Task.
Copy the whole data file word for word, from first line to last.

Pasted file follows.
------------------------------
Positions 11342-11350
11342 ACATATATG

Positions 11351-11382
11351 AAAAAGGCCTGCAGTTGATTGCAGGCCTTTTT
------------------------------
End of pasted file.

Positions 11342-11350
11342 ACATATATG

Positions 11351-11382
11351 AAAAAGGCCTGCAGTTGATTGCAGGCCTTTTT